The Navy on Thursday suspended three units of Unisys Corp. from receiving federal contracts in the latest action growing out of the “Ill Wind” investigation into corruption in Pentagon weapons procurement.
The suspension follows guilty pleas by four former Unisys executives and consultants to charges of bribing Navy officials and making illegal campaign contributions to several members of Congress. The Pentagon has routinely suspended firms named in court cases in the Ill Wind investigation.
In a separate action Thursday, federal prosecutors in Illinois announced the indictment of three executives of the Sundstrand Corp. for their role in a scheme to overcharge the Pentagon on weapons contracts and to bribe military officials.
In the Unisys case, the Navy said it was suspending the firm for “egregious” and repeated misconduct, including “expense account abuses, improper use of consultants for lobbying purposes, improper corporate campaign contributions and bribery of government officials.”
The suspension is open-ended and bars the three Unisys units from receiving contracts from any federal agency.
The Navy, in a statement, said new instances of wrongdoing by the firm continue to surface and that the Unisys subsidiaries must be suspended “to protect the government’s interests.”
In the most recent court action, former Unisys executive Charles F. Gardner last week admitted his role in a multimillion-dollar scheme to bribe top Navy officials and funnel illegal campaign contributions to several key congressmen with influence over weapons-buying decisions.
Unisys, which was formed by the 1986 merger of Sperry Corp. and Burroughs Corp., is the nation’s 15th-largest defense contractor. All the alleged abuses took place at former Sperry units: Shipboard & Ground Systems, Great Neck, N.Y.; Computer Systems division, Eagan, Minn., and Communications Systems division, Salt Lake City.
A company spokesman said the three suspended units last year represented $1.9 billion of Unisys’ $2.4 billion in defense-related sales. Total corporate revenue in 1988 was $9.9 billion, he said.
Unisys said in a statement that its former Burroughs defense operations and its Federal Information Systems division, which sells computers to the government, are not affected by the Navy action.
A Unisys official said Thursday that an internal investigation and the guilty pleas revealed that a number of former executives and consultants “were not doing what they were paid to do.”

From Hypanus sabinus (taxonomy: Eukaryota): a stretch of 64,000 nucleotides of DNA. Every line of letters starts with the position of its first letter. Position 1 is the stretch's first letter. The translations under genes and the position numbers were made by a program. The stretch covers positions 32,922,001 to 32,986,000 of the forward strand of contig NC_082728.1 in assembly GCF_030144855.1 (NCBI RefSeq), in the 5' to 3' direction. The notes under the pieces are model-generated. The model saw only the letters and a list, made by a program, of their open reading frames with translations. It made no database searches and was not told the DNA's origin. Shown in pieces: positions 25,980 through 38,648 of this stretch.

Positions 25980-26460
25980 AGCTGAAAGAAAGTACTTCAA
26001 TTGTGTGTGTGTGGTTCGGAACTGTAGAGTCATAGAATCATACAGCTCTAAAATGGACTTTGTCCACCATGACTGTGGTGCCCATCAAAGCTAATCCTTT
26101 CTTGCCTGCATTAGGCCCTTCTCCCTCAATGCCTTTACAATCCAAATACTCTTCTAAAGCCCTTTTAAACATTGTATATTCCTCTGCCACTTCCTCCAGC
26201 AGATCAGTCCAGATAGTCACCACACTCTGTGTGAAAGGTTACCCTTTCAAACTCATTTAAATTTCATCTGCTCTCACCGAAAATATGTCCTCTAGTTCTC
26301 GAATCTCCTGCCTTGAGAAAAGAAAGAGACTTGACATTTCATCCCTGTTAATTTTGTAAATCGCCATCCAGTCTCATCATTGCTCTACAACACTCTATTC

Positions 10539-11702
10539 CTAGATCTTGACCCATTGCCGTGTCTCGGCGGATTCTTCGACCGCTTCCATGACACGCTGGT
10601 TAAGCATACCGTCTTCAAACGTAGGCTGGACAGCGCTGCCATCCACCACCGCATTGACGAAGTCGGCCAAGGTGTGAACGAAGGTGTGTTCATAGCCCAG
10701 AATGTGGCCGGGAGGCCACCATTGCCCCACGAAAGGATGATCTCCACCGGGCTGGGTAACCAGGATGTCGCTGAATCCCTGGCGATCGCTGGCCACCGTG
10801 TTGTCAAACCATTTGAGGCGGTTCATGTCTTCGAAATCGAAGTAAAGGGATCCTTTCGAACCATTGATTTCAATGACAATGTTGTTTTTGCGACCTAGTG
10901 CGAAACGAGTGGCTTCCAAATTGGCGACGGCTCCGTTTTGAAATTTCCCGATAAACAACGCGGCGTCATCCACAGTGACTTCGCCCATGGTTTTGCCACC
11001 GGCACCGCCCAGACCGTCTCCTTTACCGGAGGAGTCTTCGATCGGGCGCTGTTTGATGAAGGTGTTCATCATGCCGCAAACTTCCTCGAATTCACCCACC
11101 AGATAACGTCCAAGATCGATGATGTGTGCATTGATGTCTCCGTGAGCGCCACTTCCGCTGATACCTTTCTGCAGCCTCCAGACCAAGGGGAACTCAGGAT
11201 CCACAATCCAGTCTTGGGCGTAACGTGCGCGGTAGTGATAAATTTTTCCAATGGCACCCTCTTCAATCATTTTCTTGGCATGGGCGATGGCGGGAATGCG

The spokesman, Peter Hynes, said Sperry funds intended for legitimate contract costs were being used for bribes, illegal lobbying and to enrich the employees and consultants themselves.
He said the suspension could have a serious effect on the company’s fortunes if it is protracted. “But we think it will be lifted quickly because we’ve been working with the Navy” to clean up the firm’s defense procurement practices, Hynes said.
The Navy noted that Unisys had taken “vigorous and far-reaching actions” to punish and dismiss employees involved in misconduct and had been “extremely cooperative in the government’s investigation.”
Meanwhile, the U.S. Attorney’s Office in Chicago announced that three former employees of Sundstrand were indicted last week by a federal grand jury in Rockford, Ill. They are accused of conspiring to make millions of dollars in illegal profits for Sundstrand by defrauding the government and lying to federal investigators.
The three, including a former Sundstrand vice president, are the first to be named in the Justice Department’s continuing investigation of defense contract fraud at Sundstrand, based in Rockford. So far, the company has paid more than $200 million in fines, restitutions and contract concessions as a result of the inquiry.
The highest-ranking company official indicted is Joseph J. McCarthy, 53, who was Sundstrand’s vice president of finance and administration from June, 1982, until last January. Also named is Ray John Chapel Jr., 46, the company’s director of business planning until he left in April, 1986, and Ralph G. Hamann, 63, Sundstrand’s manager of government compliance programs until last April. McCarthy and Hamann live in Rockford and Chapel lives in Reston, Va.
According to the indictment, the three conspired to hide overcharges and rig contract bids by concealing true costs for more than five years beginning in 1980. They are also accused of scheming to hide material facts from Pentagon officials and lying to Defense Department contract compliance investigators.
Last October, Sundstrand agreed to pay the federal government $115 million after pleading guilty to overcharging on contracts, illegally supplying Defense Department workers and their wives with gifts and to illegally billing taxpayers for saunas, country club dues, dog kennel fees, snow plowing and servants for company executives.
Sundstrand makes mechanical and fluid pumps, engine starting systems and rudder controls for Navy and Air Force planes.
John Broder reported from Washington and Larry Green from Chicago.